After days of careful planning, we were on our way to our Mexico adventure. We were based in the Cancún Hotel Zone for this trip, which meant we’d come back there to sleep every night. We also wanted to experience authentic culture and see the locals. So, we’d venture out the hotel zone during the days.
- Day One (Wednesday) On our way to Cancún
- Day Two (Thursday) Our visit of Chichén Itzá
- Day Three (Friday) A relaxing day in Hotel Zone
- Day Four (Saturday) The big day at Xcaret
- Day Five (Sunday) Cultural Encounters
- Day Six (Monday) Last Activities in Hotel Zone
- Day Seven (Tuesday) Xcaret Encore and Tulum
- Day Eight (Wednesday) Heading back home
Early in the mooring, we got everything packed. We had to take one last look of the view from our room window and snap several more pictures before we lock the room door. Before we drove back to the car rental place, Mr. Adventurer asked front desk about the Mexico book in our room that listed for $15 USD. There’s no new copy, they sold him our room copy for $150 pesos or about $10 USD.
Our trip back home was uneventful. When we got home, it’s almost 10:30 PM. The trip was nice, but no place is better than home.
Financial Implications: Would’ve cost $4,510, Actual Cost $2,410.54
- Airfare: would’ve cost $1,000+, cost us $0
- Hotel: would’ve cost at least $149 X 7 = $1,043, cost us $0
- Car rental: would’ve cost $300, cost us $200 USD
- Car parking near airport: $30 USD
- Mexican government fee: $80 USD x 5 = $400 USD
- Xcerat Plus Admissions: $438.6 USD ($54.83 x 2 for kids and $109.65 x 3 for adults)
- Swimming with dolphins at Primax at Delphinus Xcaret: $558 USD or $111.6 USD each
- Swimming with dolphins photo package: $285 USD
- Xcerat Misc: $316 pesos or $21.07 USD
- Gas: $910 pesos or $60.7 USD
- Food shopping: $900.46 + $300 + $288.09 + $300 + $200 + $160 + $116 + $40 + $550 = $2854.55 pesos or $190 USD
- Chicen Itza Admissions:$152 x 3 pesos (small kids free) or $30.4 USD
- Chicen Itza Toll: $588 pesos or $39.2 USD
- Chicen Itza Parking: $35 pesos or $2.34 USD
- Chicen Itza shaved ices for kids: $200 pesos or $13.34 USD
- Tulum Admissions: $64 pesos x 2 (kids free) or $8.54 USD
- Tulum Parking: $50 pesos or $3.34 USD
- Museo Maya de Cancún Museum tickets: $120 pesos or $8 USD
- Bus tickets: $200 pesos or $13.34 USD
- Five stamps: $70 pesos (face value was 11.5 pesos X 5) or $4.67 USD
- Souvenir: 6 postcards for $38 pesos, three T-Shirts for $220 pesos, a silver bracelet for $220 pesos, quartz pyramid $100 pesos, and Mayan calendar $10 USD. Total about $50 USD.
- Book: $150 pesos or $10 USD
- Dinner at Parque de las Palapas: 240 pesos or $16 USD
- Kids play at Parque de las Palapas: $120 pesos or $8 USD
- Dinner in Hotel Zone: $240 pesos or $16 USD
- Misc. shuttle driver, hotel house keeper and valet parking tips: $60 pesos or $4 USD
- The gas station is Pemex and the gas price is government controlled. Every gas station has the same gas price. You get full service at gas station and it’s included in the price.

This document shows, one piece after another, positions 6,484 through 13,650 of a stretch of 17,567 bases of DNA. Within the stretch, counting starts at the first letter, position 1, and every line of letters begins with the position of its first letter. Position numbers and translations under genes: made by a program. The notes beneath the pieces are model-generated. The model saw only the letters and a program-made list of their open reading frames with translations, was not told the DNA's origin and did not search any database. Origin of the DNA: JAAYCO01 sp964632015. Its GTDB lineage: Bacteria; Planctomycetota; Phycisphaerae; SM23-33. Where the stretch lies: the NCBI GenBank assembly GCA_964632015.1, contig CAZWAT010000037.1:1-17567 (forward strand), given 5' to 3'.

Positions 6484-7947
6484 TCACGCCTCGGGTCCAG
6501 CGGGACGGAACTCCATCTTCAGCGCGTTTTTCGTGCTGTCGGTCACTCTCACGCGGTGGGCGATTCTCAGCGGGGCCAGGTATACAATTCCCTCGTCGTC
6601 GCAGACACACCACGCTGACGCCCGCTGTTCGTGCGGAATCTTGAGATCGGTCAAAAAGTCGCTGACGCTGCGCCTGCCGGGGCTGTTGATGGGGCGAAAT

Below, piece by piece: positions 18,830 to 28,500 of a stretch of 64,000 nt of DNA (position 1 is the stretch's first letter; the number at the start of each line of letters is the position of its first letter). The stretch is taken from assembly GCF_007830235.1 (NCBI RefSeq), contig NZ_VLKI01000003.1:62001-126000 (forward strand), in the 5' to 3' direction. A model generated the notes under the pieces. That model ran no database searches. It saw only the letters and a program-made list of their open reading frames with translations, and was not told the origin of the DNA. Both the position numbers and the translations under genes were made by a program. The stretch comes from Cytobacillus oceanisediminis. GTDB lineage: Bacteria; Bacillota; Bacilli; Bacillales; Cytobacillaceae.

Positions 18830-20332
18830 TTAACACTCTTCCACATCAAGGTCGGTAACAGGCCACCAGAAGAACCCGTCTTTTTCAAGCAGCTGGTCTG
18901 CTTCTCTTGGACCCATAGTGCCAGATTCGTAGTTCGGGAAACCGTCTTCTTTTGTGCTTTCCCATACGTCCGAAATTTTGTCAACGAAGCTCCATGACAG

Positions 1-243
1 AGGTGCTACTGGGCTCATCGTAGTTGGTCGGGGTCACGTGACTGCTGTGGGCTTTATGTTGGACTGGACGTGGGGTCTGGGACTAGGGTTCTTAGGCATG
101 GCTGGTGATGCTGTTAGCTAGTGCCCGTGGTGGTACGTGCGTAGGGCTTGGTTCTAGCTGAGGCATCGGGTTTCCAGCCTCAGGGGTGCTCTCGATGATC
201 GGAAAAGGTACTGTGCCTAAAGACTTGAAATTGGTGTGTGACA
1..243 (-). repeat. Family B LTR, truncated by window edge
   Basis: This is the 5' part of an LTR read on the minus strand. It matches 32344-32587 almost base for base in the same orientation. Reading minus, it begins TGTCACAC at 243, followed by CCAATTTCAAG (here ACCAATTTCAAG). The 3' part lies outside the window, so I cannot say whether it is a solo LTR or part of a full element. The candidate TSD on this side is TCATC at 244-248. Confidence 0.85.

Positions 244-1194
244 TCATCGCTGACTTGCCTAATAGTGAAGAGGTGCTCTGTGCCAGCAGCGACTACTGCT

- Pemex is the second largest in Latin America after Brazil’s Petrobras.
- The places we’d been to were clean. There were some very old places/houses, but they were taken care of by their people, they didn’t look rundown.
- This trip changed my perception of Mexico. It’s not a country only with drug dealers and people trying to cross our borders, but some hard working good people. Everything has two sides.
- Tourism is the fourth largest source of foreign exchange and the fifth-biggest source of revenue for Mexico.
- The stuff they were selling for $13 pesos could be bought for $1 USD. Even though the exchange rate was 1 to 15.
- Most visitors to Mexico are from the States.
- Mexico is the eighth most visited country in the world.
- The service sector is the largest component of Mexican GDP at 70.5%+, and 58%+ of the labor force is in the service sector.
- People in the greater Cancún area appeared affluent, also most people have a smart phone in hands.
- The economy of Mexico is the 15th largest in the world in nominal terms and the 11th largest by purchasing power parity, according to the International Monetary Fund.
- The Mexican people were much shorter than the Americans. Most of the males were about my height or shorter and most of the females were much shorter than me. To confirm my opinion, I looked up the 2012 census data: The average Mexican man stands 5 feet 4 1/2 inches tall, while the median figures for Mexican women are 5 feet 2 inches.
- There are three silver mines in Mexico, therefore, most of their jewelries were made of silver.
- Pastries were very cheap there.
- The architecture design was very open to utilize natural sun lights, breeze. Very airy.
- At main tourist attractions, all business vendors can speak English for business transactions, and some can speak a little Chinese and Japanese to attract tourists to buy their stuff. They are adaptive businessmen.
- People were nice and friendly, including small business people, even though they try to trick you to spend money. You need to be street smart and a good negotiator, a quality to survive in any environments.
- Had we known more Español, we’d learn more from local people.
- I wound’t mind living there for a while, but the sunburn is an issue. Even though we applied copious amount of sunscreen, everyone still shed a layer of skin after we went back home.
Our next oversee’s adventure will be in Europe years down the road. And I’m starting to plan for it already. But before that, we’ll visit Chicago, Illinois in June and St. Louis, Missouri during July fourth’s long weekend.